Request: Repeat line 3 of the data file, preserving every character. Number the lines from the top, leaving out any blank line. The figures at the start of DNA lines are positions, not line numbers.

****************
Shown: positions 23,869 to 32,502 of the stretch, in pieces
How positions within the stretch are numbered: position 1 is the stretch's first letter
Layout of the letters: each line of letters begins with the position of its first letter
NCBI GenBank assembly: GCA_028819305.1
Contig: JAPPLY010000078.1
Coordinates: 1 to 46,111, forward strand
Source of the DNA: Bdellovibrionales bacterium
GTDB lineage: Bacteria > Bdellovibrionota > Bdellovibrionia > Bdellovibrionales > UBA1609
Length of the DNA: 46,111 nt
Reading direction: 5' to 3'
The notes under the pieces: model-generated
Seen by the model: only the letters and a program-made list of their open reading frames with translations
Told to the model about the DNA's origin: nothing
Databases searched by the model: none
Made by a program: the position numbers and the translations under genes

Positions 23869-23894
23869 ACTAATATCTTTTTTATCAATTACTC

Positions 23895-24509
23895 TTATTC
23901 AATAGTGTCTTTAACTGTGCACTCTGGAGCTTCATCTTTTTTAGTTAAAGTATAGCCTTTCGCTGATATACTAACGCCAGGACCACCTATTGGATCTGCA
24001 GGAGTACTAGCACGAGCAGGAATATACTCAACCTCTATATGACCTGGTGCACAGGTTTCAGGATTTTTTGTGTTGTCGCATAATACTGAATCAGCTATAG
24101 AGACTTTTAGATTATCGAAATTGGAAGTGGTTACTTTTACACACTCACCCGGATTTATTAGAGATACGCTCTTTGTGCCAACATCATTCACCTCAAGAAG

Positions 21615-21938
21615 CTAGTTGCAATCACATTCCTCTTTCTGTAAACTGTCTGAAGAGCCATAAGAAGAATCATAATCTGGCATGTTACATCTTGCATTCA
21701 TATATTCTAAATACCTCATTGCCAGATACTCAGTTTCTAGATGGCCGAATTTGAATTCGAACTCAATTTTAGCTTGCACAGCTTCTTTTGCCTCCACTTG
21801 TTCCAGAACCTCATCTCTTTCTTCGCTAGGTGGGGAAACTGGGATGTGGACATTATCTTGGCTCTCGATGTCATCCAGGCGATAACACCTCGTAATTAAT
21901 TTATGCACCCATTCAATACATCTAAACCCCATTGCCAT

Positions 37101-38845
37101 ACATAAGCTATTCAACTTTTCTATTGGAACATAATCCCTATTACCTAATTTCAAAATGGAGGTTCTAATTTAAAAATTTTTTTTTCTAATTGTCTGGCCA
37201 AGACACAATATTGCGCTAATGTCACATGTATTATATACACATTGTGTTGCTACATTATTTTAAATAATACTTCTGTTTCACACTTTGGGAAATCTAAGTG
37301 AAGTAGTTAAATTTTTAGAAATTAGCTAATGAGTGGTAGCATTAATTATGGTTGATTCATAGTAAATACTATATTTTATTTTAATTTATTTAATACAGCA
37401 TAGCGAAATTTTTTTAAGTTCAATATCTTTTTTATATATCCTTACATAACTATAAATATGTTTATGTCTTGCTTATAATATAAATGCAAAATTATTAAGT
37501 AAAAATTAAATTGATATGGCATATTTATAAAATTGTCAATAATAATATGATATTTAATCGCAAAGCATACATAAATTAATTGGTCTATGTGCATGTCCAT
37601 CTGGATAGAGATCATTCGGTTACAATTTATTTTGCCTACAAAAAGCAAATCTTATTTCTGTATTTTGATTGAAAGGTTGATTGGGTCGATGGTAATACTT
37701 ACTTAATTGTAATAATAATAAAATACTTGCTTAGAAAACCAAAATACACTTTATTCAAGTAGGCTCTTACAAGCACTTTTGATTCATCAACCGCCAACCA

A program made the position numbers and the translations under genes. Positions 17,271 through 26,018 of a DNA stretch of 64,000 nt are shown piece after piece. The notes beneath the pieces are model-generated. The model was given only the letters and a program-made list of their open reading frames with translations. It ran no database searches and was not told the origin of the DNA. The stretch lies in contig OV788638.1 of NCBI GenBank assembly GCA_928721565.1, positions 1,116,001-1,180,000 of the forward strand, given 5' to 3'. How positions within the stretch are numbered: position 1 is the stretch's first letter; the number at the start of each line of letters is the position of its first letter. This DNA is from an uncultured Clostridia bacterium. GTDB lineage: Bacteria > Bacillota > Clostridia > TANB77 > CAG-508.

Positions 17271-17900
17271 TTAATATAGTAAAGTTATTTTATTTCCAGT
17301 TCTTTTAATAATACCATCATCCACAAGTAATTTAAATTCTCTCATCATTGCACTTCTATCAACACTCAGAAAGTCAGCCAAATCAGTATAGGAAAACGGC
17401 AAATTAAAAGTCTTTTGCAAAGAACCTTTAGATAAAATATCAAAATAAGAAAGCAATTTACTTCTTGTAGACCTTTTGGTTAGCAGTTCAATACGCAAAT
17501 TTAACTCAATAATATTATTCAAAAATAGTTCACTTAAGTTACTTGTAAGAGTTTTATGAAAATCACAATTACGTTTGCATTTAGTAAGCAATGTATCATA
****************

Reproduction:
Layout of the letters: each line of letters begins with the position of its first letter